But this president does not know what death is. He hasn't the mind for it. You see him joking with the press, peering under the table for the weapons of mass destruction he can't seem to find, you see him at rallies strutting up to the stage in shirt sleeves to the roar of the carefully screened crowd, smiling and waving, triumphal, a he-man. 

He does not mourn. He doesn't understand why he should mourn. He is satisfied during the course of a speech written for him to look solemn for a moment and speak of the brave young Americans who made the ultimate sacrifice for their country 

But you study him, you look into his eyes and know he dissembles an emotion which he does not feel in the depths of his being because he has no capacity for it. He does not feel a personal responsibility for the 1,000 dead young men and women who wanted to be what they could be.

This was near the beginning of the Iraq war, when, as noted, the death toll was still around a thousand.  Before it was over the American death toll would be just over 58 thousand.

When I read this essay, right around the time it was first published, I was new to fighting online for passionate causes.  I was feeling emotionally battered, never before having experienced the kind of ruthless, hateful vitriol that comes of arguments where attackers can hide behind a safe cloak of anonymity.

I was against that war and I was at a loss: How could so many people back a war that had been built on lies, a war that had put America in a position where, for the first time, we had invaded a country that had done nothing to us, a war that was bankrupting us, both morally and monetarily?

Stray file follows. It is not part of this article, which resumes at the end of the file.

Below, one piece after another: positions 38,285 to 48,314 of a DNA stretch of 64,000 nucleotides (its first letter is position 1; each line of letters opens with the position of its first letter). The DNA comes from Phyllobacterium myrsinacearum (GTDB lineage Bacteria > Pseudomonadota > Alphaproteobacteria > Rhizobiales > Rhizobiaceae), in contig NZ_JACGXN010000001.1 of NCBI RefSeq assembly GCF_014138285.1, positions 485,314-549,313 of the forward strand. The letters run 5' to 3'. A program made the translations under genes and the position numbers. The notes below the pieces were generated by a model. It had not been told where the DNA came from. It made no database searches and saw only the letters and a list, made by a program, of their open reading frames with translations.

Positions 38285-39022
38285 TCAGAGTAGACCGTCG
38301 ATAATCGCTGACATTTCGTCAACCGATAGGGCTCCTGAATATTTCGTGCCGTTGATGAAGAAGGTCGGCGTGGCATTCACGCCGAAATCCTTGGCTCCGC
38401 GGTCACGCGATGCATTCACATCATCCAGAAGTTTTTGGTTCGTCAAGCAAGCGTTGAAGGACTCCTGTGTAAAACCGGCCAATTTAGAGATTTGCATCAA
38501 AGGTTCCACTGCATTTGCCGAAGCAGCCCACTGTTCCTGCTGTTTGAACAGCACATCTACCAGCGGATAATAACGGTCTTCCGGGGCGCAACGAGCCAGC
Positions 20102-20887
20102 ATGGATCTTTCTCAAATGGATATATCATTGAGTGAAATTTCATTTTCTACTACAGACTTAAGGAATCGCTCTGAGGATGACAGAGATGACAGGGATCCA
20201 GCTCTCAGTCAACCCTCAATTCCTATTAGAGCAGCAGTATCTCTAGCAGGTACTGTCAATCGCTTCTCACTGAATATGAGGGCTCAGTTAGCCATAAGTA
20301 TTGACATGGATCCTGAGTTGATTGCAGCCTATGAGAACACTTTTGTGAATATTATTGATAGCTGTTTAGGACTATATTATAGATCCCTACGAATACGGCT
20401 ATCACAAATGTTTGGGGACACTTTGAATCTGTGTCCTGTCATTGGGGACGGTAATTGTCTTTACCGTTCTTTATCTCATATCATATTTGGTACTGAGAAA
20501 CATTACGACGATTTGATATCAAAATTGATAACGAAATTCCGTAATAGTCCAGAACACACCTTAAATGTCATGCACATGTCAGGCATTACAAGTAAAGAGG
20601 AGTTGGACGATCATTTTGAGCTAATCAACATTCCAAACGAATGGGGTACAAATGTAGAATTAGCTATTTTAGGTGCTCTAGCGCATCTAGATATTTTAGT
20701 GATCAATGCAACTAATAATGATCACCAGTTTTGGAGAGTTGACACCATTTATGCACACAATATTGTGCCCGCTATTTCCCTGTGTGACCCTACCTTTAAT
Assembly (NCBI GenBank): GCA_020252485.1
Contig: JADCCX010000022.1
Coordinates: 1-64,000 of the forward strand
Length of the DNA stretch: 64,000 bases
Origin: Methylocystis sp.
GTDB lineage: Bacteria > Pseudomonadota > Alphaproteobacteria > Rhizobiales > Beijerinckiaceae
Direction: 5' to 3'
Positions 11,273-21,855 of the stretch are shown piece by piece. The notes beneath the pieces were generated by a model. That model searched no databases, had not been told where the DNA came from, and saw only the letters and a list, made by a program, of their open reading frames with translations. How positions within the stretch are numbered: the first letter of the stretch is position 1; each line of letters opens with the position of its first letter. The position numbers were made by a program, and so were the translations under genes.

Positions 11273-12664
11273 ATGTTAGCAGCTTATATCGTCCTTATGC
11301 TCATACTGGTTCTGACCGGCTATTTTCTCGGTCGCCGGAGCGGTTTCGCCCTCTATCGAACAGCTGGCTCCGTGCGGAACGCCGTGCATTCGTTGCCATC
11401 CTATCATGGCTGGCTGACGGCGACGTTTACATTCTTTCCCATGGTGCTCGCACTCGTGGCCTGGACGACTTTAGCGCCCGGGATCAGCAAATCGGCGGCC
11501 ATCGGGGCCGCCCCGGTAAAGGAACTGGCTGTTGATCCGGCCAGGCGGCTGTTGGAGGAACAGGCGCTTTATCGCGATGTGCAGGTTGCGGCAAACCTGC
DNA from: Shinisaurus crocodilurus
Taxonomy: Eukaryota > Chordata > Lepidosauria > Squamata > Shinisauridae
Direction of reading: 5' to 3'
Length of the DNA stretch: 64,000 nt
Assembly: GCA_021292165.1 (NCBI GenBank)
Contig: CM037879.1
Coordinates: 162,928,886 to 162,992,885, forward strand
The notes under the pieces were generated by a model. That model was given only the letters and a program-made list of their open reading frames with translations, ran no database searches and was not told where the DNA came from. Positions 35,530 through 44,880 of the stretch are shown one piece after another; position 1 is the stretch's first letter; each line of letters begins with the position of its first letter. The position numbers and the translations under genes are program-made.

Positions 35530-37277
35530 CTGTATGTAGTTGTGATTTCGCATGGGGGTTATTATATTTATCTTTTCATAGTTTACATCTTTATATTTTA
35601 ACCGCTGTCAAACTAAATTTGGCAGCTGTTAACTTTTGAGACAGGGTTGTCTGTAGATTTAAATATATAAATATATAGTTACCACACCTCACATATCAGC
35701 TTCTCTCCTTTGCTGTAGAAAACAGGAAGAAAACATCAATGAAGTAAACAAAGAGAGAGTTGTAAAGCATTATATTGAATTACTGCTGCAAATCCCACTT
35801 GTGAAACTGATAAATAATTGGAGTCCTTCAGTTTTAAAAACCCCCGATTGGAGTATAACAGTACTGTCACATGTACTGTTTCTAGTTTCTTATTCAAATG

And then I read Doctorow's assessment of George W. Bush and I knew when I woke up in the morning I would put on my battle gear (no nametags, of course) and go at it again.  And again.  And again.

It wasn't the first time he had managed to annoy the Republican establishment by outing the real George Bush.  Earlier that year Peggy Noonan went after him in the Wall Street Journal after Doctorow railed against Bush and the Iraq war at his May commencement address to the graduates at Hofstra.

Fast Eddy Doctorow told a story at the commencement all right, and it is a story about the boorishness of the aging liberal. An old '60s radical who feels he is entitled to impose his views on this audience on this day because he's so gifted, so smart, so insightful, so very above the normal rules, agreements and traditions. And for this he will get to call himself besieged and heroic--a hero about whom stories are told!--when in fact all he did was guarantee positive personal press in the elite media, at the cost of the long suffering patience of normal people who wanted to move the tassel and throw the hat in the air.

I'm only guessing, of course, but I'll bet E.L. Doctorow got a huge kick out of her piece.  Probably even used it as a jumping-off point for another go at trying to stop that dishonest, unnecessary, murderous war.  We know now that it couldn't be stopped.  We didn't have the power.  But writers like Doctorow used words to energize us and gave us reason to keep trying.  We understood from them that in the right hands words can be formidable weapons.

Doctorow may no longer be with us but he left a legacy that can't be ignored.  To some of us that's more than just comforting.

As always, I want to know what you think—even if politics isn’t your thing. Do you see what I’m saying here, even all these years later? Let’s talk.